|« New sales tax data improves for Collin County cities||WFAA - Stakes high as cities debate proposed tollway routes »|
Collin County at bottom of federal funds distribution
Wednesday, March 10, 2010
By JESSICA MEYERS / The Dallas Morning News
Collin County, known for its corporate headquarters and explosive growth, has a new distinction: The county reportedly receives the smallest amount of federal funds per person among the country's 200 largest counties.
A Brookings Institution report released this week looked at 2008 federal spending tied to the census in an effort to understand how the upcoming count will affect the distribution of more than $400 billion from federal programs. The bulk of federal assistance goes to states through grants for low-income households and highway infrastructure. States' per-capita funding is tied to income inequalities of high pay and high poverty, Medicaid income limits and the percentage of rural population.
Collin County didn't receive much federal money largely because it doesn't have an income disparity that pulls those funds, said Andrew Reamer, who authored the report. The county got $182 per person in 2008. Suffolk County, Mass., which includes Boston, received the most funding per person at $6,032.
"In wealthier counties, people don't use Medicaid, so they aren't likely to benefit," Reamer said.
Medicaid alone makes up almost 60 percent of federal assistance spending. The low-income health program accounts for most of Collin County's funding, as well. But these services are less utilized than in Texas counties of similar size, said Stephanie Goodman, a spokeswoman for the state's health and human services commission.
Collin County, which has a 6 percent poverty rate, has 31,064 people enrolled in Medicaid. El Paso County, with roughly the same population, has 133,079 in the program. Hidalgo County has 195,559.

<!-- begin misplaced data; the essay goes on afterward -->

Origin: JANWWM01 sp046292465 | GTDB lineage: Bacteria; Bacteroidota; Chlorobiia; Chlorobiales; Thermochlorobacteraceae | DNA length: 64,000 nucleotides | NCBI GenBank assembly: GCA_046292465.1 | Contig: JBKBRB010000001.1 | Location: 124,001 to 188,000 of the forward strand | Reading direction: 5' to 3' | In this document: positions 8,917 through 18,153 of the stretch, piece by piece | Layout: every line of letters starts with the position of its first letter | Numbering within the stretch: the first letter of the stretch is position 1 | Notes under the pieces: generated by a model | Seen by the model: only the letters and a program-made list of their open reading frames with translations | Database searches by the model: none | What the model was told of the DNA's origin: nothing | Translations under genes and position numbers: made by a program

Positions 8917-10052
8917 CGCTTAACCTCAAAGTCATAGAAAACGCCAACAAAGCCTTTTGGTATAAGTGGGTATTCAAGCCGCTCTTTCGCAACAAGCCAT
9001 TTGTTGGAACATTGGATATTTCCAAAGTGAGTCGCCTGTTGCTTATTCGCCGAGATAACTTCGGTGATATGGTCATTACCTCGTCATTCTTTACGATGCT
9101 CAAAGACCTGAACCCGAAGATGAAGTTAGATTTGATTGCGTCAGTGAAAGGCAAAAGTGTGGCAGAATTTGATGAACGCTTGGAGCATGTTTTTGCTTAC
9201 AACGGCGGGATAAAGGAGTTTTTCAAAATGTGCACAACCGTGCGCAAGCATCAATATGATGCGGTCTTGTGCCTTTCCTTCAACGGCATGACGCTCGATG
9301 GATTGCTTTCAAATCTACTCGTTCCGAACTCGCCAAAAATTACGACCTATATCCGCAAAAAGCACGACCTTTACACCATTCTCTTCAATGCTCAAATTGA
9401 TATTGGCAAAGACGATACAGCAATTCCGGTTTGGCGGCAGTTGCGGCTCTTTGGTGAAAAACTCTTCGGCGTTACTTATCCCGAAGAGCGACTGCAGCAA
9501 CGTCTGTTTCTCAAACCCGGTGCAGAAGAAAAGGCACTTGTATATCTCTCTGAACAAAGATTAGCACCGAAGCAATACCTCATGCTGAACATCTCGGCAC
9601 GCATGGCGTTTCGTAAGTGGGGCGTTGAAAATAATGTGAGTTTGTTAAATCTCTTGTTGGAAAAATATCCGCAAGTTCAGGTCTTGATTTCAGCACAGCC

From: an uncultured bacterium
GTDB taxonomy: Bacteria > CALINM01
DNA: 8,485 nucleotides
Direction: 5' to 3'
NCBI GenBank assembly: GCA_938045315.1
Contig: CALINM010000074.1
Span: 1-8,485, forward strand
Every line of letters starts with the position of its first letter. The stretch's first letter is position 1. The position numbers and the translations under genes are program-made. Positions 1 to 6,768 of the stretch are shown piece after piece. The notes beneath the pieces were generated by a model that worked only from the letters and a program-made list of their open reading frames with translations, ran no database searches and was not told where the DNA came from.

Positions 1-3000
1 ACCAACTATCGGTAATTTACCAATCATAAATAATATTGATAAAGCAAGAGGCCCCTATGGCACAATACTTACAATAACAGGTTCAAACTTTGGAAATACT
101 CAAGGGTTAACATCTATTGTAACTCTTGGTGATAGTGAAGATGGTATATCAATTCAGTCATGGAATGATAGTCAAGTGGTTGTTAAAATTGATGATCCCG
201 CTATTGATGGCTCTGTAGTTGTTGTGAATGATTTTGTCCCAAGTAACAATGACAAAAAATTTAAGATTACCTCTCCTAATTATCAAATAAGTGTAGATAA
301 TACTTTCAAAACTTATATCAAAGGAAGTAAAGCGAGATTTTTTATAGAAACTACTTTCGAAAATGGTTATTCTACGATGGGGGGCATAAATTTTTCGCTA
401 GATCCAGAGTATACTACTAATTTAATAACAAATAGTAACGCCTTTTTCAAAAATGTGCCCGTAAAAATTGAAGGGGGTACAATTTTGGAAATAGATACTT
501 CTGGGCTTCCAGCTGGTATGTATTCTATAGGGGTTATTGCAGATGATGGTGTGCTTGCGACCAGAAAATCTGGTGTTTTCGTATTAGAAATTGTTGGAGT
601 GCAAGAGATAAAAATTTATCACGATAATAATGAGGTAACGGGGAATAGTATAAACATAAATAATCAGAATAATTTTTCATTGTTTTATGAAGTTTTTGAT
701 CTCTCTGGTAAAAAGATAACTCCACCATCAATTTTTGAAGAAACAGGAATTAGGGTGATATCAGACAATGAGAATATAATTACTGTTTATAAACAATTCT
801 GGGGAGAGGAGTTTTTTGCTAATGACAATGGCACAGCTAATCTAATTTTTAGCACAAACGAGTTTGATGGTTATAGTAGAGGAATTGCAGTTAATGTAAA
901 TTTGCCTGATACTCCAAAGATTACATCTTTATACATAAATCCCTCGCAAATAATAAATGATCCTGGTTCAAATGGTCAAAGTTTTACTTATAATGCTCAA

That doesn't mean residents can slough off the upcoming census, Reamer said. "If Collin County is undercounted, it may not get its fair share from the state of Texas," he said, pointing to both fiscal and political ramifications. Businesses uses census data to identify markets, and an inaccurate count could lead to mistakes in investment, he said. The data will also be used to draw new legislative boundaries.
The 2010 census may also reveal just how short-lived the county's current distinction is, said Terry Clower, director of economic development and research at the University of North Texas. The county is becoming "more income diverse," he said.
The Observer comments:
My all time favorite Ralph earmark (other than the Fusion Center) is The Audie Murphy/American Cotton Museum in Greenville. Ralph's pumped plenty of my dollars for that goofy thing.
... and why Greenville anyway? Audie Murphy was a Farmersville boy.
Comments are closed for this post.